The feature film appears much more complex and subtle than our current caricatures. Even with a contemporary, cautious and vigilant look, accusations of "racism", "apology of slavery" or "ultra-conservatism" prove to be excessive. If it is absolutely necessary to stick to him a label, the film could be qualified as anarchist-conservative. OriginallyGone with the windThere is the cult novel by Margaret Mitchell, a child of the South, the daughter of a wealthy Conservative lawyer and a suffragette feminist activist. The real author of the film, directed by several directors, including Georges Cukor and Victor Flemming, is David O. Selznick, Hollywood Jewish producer. Like Scarlett O'Hara, torn between the tasteless Ashley Wilkes and the charismatic Rhett Butler, As much carries the wind is all torn between the past and the future, the Reaction and Modernity, the ocher earth of Tara and the new America of the East side. The film's mythical couple draws its strength from the traditional values of the South, but profoundly unconventional and avant-garde, it breaks all the conventions of its time. Rhett Butler's ironic distance from the war is not only due to his cynicism, it expresses his skepticism about a deadly conflict he considers useless and lost in advance. As for Scarlett O'Hara, his character deserves one or more theses on feminism. An independent and adventurous woman, she fascinates the male characters of the film as much as the spectators with her freedom, her fiery temperament, her famous "passion for life". In spite of everything, his character draws an unflattering portrait of the modern woman, a monster of selfishness and narcissism. His relationship to the man is murky and violent. Violated by Rhett Butler in the marriage bed, Scarlette O'hara, eternal dissatisfied, appears the next morning filled as ever. A sulphurous scene that would be judged morally unacceptable today.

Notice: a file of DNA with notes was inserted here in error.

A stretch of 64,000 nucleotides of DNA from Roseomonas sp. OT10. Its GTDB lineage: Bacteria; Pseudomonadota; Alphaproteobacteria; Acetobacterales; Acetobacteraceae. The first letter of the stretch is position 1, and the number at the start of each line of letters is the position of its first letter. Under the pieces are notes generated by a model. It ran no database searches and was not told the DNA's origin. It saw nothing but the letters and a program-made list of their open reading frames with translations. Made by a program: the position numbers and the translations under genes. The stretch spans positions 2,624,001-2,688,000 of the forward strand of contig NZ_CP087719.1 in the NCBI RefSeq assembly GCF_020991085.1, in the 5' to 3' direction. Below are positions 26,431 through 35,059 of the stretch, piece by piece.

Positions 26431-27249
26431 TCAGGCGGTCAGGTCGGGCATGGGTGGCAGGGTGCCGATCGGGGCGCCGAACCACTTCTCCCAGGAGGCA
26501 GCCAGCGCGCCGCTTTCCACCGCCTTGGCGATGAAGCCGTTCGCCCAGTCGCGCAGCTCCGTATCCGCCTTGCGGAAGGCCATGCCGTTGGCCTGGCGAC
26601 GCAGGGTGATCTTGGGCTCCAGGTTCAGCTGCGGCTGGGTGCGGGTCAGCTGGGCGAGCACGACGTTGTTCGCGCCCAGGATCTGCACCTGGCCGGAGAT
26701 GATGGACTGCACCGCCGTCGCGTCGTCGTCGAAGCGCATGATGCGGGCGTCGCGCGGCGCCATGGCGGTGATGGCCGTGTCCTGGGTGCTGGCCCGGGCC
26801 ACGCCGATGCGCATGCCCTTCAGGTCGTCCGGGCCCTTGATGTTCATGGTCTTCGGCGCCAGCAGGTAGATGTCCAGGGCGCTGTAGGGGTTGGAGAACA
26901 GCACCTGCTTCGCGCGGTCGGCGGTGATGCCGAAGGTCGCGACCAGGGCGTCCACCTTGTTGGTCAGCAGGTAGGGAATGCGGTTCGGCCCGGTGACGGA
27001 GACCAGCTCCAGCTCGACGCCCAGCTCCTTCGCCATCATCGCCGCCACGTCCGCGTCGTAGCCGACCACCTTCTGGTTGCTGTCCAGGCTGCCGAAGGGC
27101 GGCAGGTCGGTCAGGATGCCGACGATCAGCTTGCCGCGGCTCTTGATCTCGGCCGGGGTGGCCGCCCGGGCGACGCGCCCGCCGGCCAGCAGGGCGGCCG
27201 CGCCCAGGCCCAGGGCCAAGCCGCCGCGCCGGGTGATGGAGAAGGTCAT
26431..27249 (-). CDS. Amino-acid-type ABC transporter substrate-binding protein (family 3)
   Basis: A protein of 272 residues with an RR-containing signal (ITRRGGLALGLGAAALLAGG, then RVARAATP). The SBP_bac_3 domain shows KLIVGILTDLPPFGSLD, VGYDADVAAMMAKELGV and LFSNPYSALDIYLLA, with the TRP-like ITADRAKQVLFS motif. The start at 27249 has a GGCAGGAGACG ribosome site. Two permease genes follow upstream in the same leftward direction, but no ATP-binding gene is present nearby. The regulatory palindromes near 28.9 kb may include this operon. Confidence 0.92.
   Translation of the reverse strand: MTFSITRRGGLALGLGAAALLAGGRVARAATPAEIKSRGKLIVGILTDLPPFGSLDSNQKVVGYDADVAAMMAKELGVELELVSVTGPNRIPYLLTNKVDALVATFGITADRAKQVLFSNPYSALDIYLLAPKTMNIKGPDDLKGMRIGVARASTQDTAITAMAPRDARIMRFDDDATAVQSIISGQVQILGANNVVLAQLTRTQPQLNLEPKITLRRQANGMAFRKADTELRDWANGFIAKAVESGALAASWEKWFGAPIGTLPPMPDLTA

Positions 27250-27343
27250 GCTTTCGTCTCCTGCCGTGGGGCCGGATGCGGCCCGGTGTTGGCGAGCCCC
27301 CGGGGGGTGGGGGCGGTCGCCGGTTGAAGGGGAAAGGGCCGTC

From slavery, Gone with the wind gives a vision not racist, but paternalistic. Here, slaves are satisfied with their lot and attached to their masters. In the image of Mamma, performed by Hattie McDaniel, the first Oscar-winning black actress for this role, who develops an almost filial relationship with Scarlett O'Hara. In the movie, the whip and the total enslavement are evaded. But Gone with the wind is not a documentary. It is a romantic fresco before being a historical or political film. It is not so much a question here of remaking history as of exalting a powerful imagination, that of a romantic and disappeared South. The film opens with these evocative words: "Once upon a time there was a country of the south called the South. There was the best of gallantry, knights and ladies, masters and slaves. But all this exists only in dreams. The wind took away this civilization". Gone with the wind, shot just after the crisis of the 30s and just before the beginning of the Second World War nostalgically describes the end of a fantasy world, and the beginning of a new era, that of modern and industrial America. When it came out, it echoed the torment of the twentieth century. Today, in a period also marked by the exhaustion of a civilization and the dawn of a new world, it finds a new resonance. Between old and new, the debate is raging. The first want to rely on a past, sometimes idealized, to build the present and prepare the future. The latter make a clean sweep and get rid of the old world. For them, the statues and myths, as the classics of the golden age and dreams will be, it is inevitable, washed away by the wind.